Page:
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In issue 309 -
When an Older Parrot Has Never Learned Skilful Flight – Complete Psittacine by Eb Cravens
In issue 309 -
Scarlet Macaws – were they really bred by indigenous people in the 12th century? Rosemary Low asks the question
In issue 309 -
Understanding the link between nutrition, hormonal behaviours and the avian endocrine system, Part 1 – The Holistic Parrot by Leslie Moran
In issue 309 -
The Yellow-eared Parrot – continues to expand its range in Colombia. By David Waugh, Correspondent, Loro Parque Fundación
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 The October 2023 edition of Parrots magazine (issue 309) will be available to download from 13th September via a link which will be emailed to subscribers. Single copies will be available from our online shop. You can save money by subscribing – find out more here.

Brazil's parrots

Robert Alison provides an insight into how ecotourism might help the plight of the many parrots and conures that are trapped for the pet trade every year.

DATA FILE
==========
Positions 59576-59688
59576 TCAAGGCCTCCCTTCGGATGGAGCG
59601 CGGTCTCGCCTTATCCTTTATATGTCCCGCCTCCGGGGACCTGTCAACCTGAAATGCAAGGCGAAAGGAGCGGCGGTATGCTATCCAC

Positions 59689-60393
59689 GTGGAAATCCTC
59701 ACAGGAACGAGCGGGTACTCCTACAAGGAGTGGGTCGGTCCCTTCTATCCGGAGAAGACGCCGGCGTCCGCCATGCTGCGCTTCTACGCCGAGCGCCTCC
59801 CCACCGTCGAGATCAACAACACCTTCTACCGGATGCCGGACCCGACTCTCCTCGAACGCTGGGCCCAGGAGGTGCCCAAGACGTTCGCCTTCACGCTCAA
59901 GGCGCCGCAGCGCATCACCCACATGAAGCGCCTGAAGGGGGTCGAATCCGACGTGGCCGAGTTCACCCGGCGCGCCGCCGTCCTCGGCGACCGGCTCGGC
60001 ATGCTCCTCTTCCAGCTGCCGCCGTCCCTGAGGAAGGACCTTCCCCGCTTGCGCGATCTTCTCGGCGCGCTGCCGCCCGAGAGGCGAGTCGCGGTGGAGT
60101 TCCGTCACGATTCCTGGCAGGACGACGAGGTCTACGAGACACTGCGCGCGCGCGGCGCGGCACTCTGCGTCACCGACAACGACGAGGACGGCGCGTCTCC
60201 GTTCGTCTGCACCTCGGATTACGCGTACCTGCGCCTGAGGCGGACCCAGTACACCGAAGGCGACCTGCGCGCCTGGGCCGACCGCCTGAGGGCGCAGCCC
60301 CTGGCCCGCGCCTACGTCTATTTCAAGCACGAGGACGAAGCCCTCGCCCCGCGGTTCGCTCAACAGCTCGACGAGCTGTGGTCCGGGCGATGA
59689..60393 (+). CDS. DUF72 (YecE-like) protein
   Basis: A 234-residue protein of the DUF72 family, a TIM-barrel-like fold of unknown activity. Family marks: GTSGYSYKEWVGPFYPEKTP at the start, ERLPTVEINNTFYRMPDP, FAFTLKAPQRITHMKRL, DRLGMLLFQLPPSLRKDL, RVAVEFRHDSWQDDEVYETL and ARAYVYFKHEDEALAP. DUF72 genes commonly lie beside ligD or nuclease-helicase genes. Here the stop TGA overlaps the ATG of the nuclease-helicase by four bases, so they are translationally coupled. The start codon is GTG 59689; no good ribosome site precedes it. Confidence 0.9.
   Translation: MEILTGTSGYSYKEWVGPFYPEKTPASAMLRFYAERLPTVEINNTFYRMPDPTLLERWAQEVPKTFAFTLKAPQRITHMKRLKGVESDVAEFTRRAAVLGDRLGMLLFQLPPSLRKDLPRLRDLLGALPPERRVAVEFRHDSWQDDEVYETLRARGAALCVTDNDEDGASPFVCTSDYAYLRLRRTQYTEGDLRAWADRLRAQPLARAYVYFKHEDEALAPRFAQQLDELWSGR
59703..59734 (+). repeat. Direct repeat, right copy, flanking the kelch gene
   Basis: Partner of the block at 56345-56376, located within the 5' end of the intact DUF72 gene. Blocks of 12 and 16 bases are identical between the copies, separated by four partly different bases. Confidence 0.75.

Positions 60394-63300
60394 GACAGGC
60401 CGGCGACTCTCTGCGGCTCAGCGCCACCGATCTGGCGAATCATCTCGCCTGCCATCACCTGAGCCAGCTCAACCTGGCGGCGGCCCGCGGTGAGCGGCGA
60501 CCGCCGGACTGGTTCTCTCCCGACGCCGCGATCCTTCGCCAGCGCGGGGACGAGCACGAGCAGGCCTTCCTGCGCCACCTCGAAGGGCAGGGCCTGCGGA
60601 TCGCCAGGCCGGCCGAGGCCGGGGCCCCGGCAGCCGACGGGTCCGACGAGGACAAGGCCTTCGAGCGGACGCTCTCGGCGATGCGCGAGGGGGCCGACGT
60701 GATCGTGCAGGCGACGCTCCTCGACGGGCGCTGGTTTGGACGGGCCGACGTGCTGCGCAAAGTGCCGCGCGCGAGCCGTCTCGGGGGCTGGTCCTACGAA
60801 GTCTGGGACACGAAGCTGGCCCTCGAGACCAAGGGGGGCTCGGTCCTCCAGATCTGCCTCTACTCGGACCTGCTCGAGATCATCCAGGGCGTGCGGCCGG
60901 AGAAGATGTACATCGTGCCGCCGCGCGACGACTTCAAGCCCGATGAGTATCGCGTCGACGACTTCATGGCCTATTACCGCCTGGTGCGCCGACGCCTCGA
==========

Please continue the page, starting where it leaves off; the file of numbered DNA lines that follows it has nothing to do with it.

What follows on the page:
Brazil is one of the most ecologically-diverse nations in the world. Hoping to capitalize on highly lucrative ecotourism, the Brazilian government has recently undertaken dramatic wildlife conservation measures. Psittacids are expected to be major beneficiaries.

But, Brazil’s $1bn illegal pet trade targets many highly desirable psittacids. Domestic and international demands for Brazil’s parrots is enormous. According to a recent report by researchers David Pearson and Les Beletsky, domestic aviculture is an “iconic (activity) in all classes of Brazilian society”. Over 70 percent of wild-taken parrots are sold domestically, despite harsh laws that prohibit possession of wild-caught psittacids.

According to researchers at the Universidade Federal de Sao Carlos, the poaching of nestlings is the major cause for psittacid declines in Brazil. “Poaching parrots is an economic activity, driven by the demand of the illegal pet trade,” the researchers confirmed. A recent report by scientists at the Universidade Estadual Pauliste concludes that parrots are among the most popular pets in Brazil, especially Amazons.

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